Seanad abolition would leave ‘weak’ political system - Martin

Fianna Fáil leader says Government has no interest in political reform

Fianna Fáil leader Micheál Martin has said Seanad abolition would leave the State with a uniquely weak political system. Photograph: Alan Betson.

Fianna Fáil leader Micheál Martin has said Seanad abolition would leave the State with a uniquely weak political system. Photograph: Alan Betson.

 

The forthcoming referendum on the abolition of the Seanad is a “defining moment” for the political future of this country, Fianna Fáil leader Micheál Martin has said.

Speaking at the annual Liam Lynch commemoration at Kilcrumper cemetery in Fermoy, Co Cork, Mr Martin that if the Seanad is abolished, Ireland will be left with a political system which is “uniquely weak in the democratic world.”

“No other country will have our combination of a dominant government, weak single-chamber parliament and local government with few powers.”

Mr Martin said there is not a single person who wants to retain the Seanad as it is currently constituted. However, he claimed that “only by voting to retain it can we demand reform.”

He also cited as “dishonest” claims by the Government that a Yes vote would free up millions for hard-pressed services.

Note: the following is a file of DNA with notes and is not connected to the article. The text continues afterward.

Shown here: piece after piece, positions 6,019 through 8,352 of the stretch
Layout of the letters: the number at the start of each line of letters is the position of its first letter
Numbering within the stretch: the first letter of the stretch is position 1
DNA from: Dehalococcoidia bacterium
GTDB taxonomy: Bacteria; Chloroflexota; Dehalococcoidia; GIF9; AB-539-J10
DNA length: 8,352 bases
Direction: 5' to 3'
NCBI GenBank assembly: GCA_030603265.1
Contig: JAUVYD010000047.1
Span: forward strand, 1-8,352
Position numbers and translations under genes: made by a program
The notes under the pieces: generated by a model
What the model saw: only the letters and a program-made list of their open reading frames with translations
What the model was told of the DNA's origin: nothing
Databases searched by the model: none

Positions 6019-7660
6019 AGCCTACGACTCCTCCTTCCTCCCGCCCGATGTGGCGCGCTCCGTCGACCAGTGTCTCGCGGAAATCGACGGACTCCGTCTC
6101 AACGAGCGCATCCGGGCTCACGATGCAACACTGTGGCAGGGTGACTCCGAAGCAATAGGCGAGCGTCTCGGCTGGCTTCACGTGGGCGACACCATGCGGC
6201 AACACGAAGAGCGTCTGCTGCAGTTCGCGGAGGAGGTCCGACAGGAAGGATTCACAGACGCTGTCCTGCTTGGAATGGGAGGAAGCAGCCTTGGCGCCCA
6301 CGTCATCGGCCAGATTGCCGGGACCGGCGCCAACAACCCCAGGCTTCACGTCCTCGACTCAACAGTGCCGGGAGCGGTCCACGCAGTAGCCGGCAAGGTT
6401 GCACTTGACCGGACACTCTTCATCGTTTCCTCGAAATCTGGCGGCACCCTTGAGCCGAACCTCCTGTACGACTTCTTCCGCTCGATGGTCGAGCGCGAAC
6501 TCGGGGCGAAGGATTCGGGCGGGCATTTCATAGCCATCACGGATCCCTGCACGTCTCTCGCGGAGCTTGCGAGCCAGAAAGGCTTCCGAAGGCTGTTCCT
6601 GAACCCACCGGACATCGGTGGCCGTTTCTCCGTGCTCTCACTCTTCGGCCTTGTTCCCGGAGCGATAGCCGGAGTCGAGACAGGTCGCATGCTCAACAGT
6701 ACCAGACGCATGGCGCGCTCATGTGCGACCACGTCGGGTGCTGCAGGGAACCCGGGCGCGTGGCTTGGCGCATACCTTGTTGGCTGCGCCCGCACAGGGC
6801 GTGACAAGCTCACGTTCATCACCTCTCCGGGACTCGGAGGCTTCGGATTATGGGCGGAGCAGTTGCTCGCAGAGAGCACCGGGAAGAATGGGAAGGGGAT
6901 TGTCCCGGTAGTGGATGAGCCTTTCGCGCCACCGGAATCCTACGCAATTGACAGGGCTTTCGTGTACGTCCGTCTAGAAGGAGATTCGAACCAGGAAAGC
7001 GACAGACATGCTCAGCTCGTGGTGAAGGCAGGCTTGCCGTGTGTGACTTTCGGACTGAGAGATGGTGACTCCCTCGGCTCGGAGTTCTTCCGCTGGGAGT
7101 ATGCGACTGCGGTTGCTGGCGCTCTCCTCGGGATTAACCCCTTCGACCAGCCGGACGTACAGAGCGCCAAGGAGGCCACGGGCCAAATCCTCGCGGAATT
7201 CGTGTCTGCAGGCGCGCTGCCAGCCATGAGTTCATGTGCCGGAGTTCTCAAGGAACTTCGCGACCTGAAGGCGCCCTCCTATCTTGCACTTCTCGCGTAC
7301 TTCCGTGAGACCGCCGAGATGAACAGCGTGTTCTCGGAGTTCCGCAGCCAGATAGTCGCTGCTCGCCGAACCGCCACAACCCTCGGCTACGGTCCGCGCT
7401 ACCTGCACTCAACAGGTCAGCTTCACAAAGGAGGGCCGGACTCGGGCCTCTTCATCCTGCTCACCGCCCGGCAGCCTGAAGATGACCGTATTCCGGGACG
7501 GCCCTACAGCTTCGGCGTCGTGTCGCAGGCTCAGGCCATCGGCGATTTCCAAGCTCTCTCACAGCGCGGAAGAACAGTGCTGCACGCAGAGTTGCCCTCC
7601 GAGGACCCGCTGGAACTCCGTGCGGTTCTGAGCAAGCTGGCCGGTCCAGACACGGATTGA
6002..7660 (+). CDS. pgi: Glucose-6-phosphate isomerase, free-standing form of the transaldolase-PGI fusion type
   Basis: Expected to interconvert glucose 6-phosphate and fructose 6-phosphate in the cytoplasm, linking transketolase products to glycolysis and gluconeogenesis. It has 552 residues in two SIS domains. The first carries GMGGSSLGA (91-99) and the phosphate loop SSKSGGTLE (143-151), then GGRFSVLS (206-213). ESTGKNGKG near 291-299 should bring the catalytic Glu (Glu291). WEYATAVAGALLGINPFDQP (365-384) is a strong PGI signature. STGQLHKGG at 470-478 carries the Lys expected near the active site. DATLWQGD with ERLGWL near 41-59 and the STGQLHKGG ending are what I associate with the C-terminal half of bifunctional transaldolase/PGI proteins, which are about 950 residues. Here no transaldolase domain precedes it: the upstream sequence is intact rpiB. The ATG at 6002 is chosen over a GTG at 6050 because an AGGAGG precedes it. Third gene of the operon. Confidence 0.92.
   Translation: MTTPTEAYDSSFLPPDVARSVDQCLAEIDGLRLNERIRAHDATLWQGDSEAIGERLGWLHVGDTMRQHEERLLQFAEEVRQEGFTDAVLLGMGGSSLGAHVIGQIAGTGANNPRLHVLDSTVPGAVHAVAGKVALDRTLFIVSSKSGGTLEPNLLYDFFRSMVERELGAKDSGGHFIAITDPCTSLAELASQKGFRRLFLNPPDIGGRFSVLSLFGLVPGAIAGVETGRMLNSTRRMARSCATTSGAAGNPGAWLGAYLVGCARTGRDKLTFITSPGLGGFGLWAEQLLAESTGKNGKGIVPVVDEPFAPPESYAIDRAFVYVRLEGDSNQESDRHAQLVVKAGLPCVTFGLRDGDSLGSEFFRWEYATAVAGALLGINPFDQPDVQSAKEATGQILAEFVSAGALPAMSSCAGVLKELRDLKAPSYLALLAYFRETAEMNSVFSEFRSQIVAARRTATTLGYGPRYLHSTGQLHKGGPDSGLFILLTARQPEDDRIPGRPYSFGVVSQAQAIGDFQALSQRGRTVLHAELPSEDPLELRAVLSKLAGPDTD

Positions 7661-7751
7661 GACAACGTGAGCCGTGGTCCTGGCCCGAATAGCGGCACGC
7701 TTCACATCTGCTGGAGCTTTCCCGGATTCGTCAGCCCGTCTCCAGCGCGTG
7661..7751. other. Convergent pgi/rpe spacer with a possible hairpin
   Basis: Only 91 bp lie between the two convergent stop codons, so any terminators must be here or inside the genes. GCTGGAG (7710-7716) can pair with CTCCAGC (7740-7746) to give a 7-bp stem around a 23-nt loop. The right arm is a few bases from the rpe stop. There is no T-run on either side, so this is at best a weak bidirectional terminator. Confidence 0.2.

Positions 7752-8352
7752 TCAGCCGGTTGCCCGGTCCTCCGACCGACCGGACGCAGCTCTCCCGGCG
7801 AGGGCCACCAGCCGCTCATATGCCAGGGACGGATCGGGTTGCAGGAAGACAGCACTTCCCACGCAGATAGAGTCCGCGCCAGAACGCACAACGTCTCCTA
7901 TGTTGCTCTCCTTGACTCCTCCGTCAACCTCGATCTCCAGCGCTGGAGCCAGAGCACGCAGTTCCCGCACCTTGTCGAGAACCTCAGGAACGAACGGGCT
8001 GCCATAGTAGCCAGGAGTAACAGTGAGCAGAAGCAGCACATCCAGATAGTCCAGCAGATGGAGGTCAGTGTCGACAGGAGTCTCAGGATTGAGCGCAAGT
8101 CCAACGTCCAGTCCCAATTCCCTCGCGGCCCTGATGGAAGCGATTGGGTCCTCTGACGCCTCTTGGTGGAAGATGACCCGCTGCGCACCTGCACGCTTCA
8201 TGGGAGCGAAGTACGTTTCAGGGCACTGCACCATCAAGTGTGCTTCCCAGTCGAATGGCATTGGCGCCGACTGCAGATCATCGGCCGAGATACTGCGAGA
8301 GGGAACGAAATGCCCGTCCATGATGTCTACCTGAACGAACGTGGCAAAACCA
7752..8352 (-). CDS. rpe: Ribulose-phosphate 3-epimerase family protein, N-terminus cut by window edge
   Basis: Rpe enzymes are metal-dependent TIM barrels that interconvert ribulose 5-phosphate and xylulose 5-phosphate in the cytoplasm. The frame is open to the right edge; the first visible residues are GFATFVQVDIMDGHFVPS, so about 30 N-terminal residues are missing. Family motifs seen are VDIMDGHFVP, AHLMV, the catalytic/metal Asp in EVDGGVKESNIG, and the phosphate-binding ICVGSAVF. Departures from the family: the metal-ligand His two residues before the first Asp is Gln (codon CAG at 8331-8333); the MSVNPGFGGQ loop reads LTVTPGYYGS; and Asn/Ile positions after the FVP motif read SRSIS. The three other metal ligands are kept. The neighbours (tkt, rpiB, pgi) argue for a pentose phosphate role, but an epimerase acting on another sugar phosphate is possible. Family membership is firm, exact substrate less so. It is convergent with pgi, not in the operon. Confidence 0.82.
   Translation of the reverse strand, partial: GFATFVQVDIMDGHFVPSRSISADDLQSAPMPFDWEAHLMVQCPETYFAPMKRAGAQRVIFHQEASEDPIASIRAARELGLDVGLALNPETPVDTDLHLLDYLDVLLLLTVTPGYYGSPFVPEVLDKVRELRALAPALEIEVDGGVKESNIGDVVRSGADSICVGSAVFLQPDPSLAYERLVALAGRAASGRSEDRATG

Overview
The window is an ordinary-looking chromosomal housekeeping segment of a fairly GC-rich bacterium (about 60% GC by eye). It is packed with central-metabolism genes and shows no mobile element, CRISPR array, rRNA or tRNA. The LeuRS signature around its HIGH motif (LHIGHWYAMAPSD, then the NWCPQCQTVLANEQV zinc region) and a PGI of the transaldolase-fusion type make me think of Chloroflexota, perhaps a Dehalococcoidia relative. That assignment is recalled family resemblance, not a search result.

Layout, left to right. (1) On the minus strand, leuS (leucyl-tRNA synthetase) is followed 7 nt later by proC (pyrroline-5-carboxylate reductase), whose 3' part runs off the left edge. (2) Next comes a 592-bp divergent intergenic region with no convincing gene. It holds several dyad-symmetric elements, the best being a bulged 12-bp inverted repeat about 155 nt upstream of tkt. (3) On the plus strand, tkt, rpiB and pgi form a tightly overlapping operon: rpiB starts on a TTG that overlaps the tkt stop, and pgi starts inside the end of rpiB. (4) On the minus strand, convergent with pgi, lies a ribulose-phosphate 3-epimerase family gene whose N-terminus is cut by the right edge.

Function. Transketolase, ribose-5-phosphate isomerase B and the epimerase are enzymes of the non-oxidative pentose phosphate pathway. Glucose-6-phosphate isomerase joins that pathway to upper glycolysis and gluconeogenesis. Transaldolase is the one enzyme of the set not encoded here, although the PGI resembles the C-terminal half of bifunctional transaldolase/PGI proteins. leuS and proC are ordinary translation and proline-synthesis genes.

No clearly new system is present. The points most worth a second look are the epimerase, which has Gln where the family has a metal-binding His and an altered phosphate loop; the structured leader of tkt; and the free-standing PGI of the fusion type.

Mr Martin insisted the Government has no interest in reform.

“Our political system is broken. Central to this is that we do not have a parliament which is expert enough or independent enough. It cannot make sure that our laws and our institutions operate on the basis of good policy and good administration”

He stressed the Government has taken repeated steps to concentrate more and more power into the hands of a tiny cabal of ministers.

“ If the Seanad referendum is passed it will mark the end of any chance of there being any real political reform. The Government will hang up the ‘Mission Accomplished’ banners, ramp up the self-congratulatory speeches and confine political reform to the dustbin of history.”

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